President Donald J. Trump decided to go back to the well and hold a campaign-style rally on Saturday at an airport in Melbourne, Florida. After bitterly complaining about "fake news" on Thursday during a raucous news conference, President Trump himself reported some "fake news," but this one was a whopper of a story. He reported a "fake news" story about a terrorist attack in the peaceful country of Sweden the night before.

The problem with the Trump statement about "terrorism in Sweden" is that nothing occurred in the country on Friday. It was patently false and had sources to back it up.

The White House press pool frantically tried to get a clarification of the remarks, with no comment back from the White House. This "fake news" report by President Trump came after he bitterly complained about the major media outlets reporting "fake news." The country of Sweden was not happy, asking the question: "What has he been smoking?"

Trump 'ranted and raved' about 'fake news'

During the course of President Donald Trump's news conference this past Friday, he "ranted and raved" about a whole series of grievances.

In an incredible statement, Trump stated during his rant that the leaks are real, but the news is fake.

Trump makes false statement about a terrorist attack in Sweden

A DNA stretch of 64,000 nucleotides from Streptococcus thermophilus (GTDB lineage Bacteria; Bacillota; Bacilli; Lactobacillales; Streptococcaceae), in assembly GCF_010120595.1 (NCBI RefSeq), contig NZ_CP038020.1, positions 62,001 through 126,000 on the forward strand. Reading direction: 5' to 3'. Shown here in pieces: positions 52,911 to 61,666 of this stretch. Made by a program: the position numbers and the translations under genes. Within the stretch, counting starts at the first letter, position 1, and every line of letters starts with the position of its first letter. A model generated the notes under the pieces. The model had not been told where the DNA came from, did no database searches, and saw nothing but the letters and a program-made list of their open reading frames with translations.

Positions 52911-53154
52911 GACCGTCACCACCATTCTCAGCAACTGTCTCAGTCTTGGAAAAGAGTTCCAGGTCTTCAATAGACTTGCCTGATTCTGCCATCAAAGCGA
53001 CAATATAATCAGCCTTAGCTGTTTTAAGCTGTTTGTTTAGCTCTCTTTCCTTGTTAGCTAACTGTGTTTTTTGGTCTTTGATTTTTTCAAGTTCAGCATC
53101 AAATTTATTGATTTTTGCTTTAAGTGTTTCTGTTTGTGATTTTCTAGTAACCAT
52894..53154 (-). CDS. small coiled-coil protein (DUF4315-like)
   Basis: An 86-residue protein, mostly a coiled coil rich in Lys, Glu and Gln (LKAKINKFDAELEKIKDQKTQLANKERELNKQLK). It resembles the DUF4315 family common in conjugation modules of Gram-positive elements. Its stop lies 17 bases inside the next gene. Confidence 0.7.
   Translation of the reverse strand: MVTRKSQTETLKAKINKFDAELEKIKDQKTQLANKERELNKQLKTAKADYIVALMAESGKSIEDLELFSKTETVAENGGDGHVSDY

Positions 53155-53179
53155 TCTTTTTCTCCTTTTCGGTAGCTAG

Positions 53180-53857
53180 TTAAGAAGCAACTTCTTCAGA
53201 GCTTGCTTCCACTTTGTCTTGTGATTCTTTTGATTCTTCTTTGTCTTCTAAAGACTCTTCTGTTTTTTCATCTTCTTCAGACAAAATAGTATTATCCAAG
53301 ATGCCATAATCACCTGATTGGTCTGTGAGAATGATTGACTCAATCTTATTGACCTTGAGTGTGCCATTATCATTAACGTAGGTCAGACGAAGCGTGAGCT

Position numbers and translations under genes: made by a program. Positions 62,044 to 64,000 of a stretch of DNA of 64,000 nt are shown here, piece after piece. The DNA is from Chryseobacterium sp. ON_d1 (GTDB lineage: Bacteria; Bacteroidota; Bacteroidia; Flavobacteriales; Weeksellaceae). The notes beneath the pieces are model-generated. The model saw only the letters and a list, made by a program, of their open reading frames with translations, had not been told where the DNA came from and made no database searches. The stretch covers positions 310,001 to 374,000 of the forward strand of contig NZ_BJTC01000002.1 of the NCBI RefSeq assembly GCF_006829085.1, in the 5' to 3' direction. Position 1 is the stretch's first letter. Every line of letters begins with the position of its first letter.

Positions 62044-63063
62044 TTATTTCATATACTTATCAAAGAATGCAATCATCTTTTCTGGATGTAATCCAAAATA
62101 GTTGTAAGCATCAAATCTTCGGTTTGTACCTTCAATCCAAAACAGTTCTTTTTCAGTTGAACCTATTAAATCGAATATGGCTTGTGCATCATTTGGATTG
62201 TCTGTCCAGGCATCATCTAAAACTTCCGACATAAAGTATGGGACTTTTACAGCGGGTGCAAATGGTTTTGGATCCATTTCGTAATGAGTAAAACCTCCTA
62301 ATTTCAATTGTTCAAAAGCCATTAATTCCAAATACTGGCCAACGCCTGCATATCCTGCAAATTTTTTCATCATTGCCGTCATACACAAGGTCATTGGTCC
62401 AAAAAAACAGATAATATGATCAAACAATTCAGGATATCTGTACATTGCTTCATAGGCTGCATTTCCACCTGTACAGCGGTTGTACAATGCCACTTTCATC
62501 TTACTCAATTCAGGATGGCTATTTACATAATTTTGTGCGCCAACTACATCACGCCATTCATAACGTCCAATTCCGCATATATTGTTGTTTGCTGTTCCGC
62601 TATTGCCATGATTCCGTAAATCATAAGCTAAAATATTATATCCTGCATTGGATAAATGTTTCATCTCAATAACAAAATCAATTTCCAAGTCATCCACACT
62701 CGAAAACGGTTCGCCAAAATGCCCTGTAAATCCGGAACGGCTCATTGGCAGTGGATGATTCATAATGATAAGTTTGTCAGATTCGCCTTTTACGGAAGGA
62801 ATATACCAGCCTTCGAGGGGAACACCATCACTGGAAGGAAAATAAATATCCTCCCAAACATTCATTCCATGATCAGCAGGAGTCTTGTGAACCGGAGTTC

He asked the 9,000 supporters attending the campaign-style rally to look at "what happened last night in Sweden." He asked who would believe this. "Sweden. They took in large numbers.

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They’re having problems like they never thought possible,” President Trump said. The implication was that some type of terrorist attack occurred in Sweden and it was perpetrated by allowing Syrian refugees into the nation. However, on Sunday, President Trump claimed to have seen the story on Fox News. A story about immigration and crime rates aired on Fox News on the Tucker Carlson show.

President Trump continues to get blasted on social media for making up a non-existent event.

This is roughly equivalent to Kellyanne Conway's report about a non-existent "Bowling Green terrorist attack." Except that the statement came from the President of the United States, which is a cause of concern for Republican Senator John McCain, who told Chuck Todd on NBC's "Meet the Press." Sen. McCain said, "Dictators get started by suppressing free press.”